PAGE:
I looked polar bear in the face, mountain leader tells Wiltshire inquest
Updated 12:05pm Wednesday 9th July 2014 in By Staff reporter
Further harrowing accounts of the polar bear attack in which a Wiltshire teenager was mauled to death have been given to the second day of the inquest in Salisbury on Tuesday.
Horatio Chapple, 17, was on an adventure holiday to the remote Svalbard islands in August 2011 with the British Schools Exploring Society (BSES) when he died.
The Eton pupil, from Salisbury, was sleeping in his tent when the bear went on the rampage, inflicting fatal injuries to his head and upper body. Four others were hurt before the bear was shot dead.
Today Andrew Ruck, from Edinburgh, who was mountain leader for the group, described how the polar bear moved from attacking trip leader Michael Reid, 31, who was known as Spike, from Plymouth, to himself.
He said the bear at one point had its paws on his shoulders and he was looking straight into its face.
Describing waking up in his tent, he said: "I woke up straight away and sat bolt upright, I then remember Spike or I opening the tent to see the polar bear there, I do not think it had anyone or anything in its mouth at that stage."
He said that he then saw Mr Reid attempting to fire the rifle at the bear.
He said: "He tried to fire the rifle four times, bullets emptied out, he shouted 'It's not working' and then the bear came over to him and knocked him to the floor.
"After that I exited the tent through the other entrance. I just charged towards the bear, shouted and picked up rocks and threw them at its face.
"I remember the bear then attacked me and knocked me straight to the floor, it's paws were on my shoulder, I remember seeing its face.
"It swiped my face with its claw and my head would have ended up in its mouth at some point.
"The bear left me for some reason but I had very few clear thoughts after that.
"I know I ended up not in the spot where it attacked me and ended up right next to Horatio, I must have been aware someone had been very badly injured and I think I was trying to help."
Mr Ruck said that a decision had been made to use a tripwire system as an early warning alert that night and added that a bear watch would have had its own risks if it had been used instead.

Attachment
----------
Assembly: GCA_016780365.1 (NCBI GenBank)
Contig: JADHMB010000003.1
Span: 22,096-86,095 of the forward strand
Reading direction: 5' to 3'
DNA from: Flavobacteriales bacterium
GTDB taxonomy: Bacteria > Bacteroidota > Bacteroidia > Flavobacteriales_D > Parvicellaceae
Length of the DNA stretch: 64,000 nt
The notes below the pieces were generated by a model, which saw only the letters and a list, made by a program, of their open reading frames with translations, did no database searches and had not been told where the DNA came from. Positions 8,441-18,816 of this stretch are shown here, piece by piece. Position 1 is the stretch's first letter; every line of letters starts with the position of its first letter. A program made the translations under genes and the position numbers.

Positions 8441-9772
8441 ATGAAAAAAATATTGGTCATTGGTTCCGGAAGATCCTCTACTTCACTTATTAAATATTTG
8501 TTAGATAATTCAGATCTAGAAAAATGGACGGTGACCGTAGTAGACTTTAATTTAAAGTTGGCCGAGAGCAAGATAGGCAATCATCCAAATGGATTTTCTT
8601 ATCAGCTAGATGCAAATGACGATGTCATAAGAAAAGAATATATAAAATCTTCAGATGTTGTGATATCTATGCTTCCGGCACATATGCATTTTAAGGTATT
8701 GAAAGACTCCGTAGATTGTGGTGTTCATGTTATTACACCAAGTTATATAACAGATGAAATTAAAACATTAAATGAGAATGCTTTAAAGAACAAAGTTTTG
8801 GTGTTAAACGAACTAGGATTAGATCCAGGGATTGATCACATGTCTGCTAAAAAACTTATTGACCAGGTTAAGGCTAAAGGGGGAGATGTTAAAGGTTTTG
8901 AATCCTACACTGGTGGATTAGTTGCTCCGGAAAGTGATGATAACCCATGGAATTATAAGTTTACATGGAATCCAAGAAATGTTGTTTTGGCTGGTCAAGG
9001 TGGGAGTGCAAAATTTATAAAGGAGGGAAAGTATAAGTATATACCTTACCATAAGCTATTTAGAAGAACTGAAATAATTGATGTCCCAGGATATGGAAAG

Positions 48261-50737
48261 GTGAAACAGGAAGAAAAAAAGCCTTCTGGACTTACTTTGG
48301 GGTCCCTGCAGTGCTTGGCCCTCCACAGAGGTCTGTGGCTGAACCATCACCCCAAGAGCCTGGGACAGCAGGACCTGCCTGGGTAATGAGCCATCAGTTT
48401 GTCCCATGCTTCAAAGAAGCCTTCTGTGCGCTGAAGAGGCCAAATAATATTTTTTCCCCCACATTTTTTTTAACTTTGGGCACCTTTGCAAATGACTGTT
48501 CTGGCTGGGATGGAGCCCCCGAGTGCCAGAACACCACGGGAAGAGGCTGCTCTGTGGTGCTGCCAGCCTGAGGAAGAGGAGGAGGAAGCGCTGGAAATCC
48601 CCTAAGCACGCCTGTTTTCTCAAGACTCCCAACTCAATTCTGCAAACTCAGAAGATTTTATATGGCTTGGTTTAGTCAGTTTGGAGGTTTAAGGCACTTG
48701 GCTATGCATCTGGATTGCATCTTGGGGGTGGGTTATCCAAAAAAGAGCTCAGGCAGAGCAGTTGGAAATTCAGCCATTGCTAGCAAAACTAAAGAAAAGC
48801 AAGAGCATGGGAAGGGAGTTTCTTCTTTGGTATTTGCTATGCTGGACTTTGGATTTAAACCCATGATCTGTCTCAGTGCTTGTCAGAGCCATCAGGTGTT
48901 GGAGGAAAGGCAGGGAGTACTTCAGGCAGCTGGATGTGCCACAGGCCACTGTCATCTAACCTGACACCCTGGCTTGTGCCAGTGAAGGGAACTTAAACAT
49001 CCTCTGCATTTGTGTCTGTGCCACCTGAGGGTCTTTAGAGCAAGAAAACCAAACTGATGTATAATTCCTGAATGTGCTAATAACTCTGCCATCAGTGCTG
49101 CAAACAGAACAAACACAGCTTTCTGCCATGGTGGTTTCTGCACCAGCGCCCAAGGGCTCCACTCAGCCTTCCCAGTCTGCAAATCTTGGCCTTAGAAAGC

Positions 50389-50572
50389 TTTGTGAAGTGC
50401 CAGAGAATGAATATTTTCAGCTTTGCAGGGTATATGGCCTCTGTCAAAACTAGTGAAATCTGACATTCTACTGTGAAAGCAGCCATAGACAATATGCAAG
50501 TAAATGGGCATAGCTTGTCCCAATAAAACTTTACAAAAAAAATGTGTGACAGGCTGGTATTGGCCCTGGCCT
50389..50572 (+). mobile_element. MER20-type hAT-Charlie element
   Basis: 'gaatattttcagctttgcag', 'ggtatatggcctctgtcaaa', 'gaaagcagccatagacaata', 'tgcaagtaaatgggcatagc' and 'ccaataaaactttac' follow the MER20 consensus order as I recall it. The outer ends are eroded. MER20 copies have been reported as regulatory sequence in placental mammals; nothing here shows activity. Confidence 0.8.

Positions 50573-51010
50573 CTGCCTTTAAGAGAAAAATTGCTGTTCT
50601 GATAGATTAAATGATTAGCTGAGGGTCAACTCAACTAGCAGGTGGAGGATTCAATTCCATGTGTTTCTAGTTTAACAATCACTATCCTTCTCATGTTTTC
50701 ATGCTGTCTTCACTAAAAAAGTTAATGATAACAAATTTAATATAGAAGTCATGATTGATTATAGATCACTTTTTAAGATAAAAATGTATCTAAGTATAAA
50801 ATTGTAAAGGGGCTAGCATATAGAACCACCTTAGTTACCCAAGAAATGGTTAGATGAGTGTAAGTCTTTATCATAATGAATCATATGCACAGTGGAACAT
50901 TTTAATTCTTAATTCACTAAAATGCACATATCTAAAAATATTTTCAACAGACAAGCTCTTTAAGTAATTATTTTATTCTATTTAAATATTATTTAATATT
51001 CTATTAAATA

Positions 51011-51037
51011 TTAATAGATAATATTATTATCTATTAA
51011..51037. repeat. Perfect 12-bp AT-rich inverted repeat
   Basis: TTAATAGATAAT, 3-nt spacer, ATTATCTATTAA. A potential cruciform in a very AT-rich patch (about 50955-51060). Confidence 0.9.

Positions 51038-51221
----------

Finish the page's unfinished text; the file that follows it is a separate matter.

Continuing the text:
He said: "Bear watches themselves carry considerable risk, they are absolutely not a fool-proof system, they are open to human error.
"In 2002 I personally briefly fell asleep on a bear watch when I was 18 and I was a YE (young explorer). I knew there was a very much that possibility of that happening with very tired members of the fire and it's possible having several people standing outside with a bear approaching, they probably wouldn't have had much time to react at all and it's possible it could have been even worse having a bear watch.
"Essentially no system is 100 per cent guaranteed to be reliable and it was essentially weighing up the risk of having people standing outside in the cold."
He added: "Most encounters with polar bears are not fatal or even problematic. I am certainly aware that the behaviour of our bear charging into the campsite is completely abnormal."
Mr Ruck said that he was a late addition to the expedition team but had gained experienced by visiting the area as a YE with BSES in 2002 and underwent further training on arrival in Norway prior to the trip.
Matthew Burke, one of the young explorers (YE), described how he saw the bear slamming down on to Horatio as it attacked him.
Describing the incident, he said: "I sat upright to the screams of 'bear, bear'. I unzipped the inner and the front porch and I saw the bear at the front of Horatio's tent in the porch."
He said he then went out the back of the tent and saw Mr Reid aiming the rifle at the polar bear which was attacking a person he believed to be Horatio who was standing up in the porch of his tent.
He continued: "The bear reared up and then slammed itself down on to Horatio, it used its paws and slammed down on Horatio. Spike was trying to shoot the bear."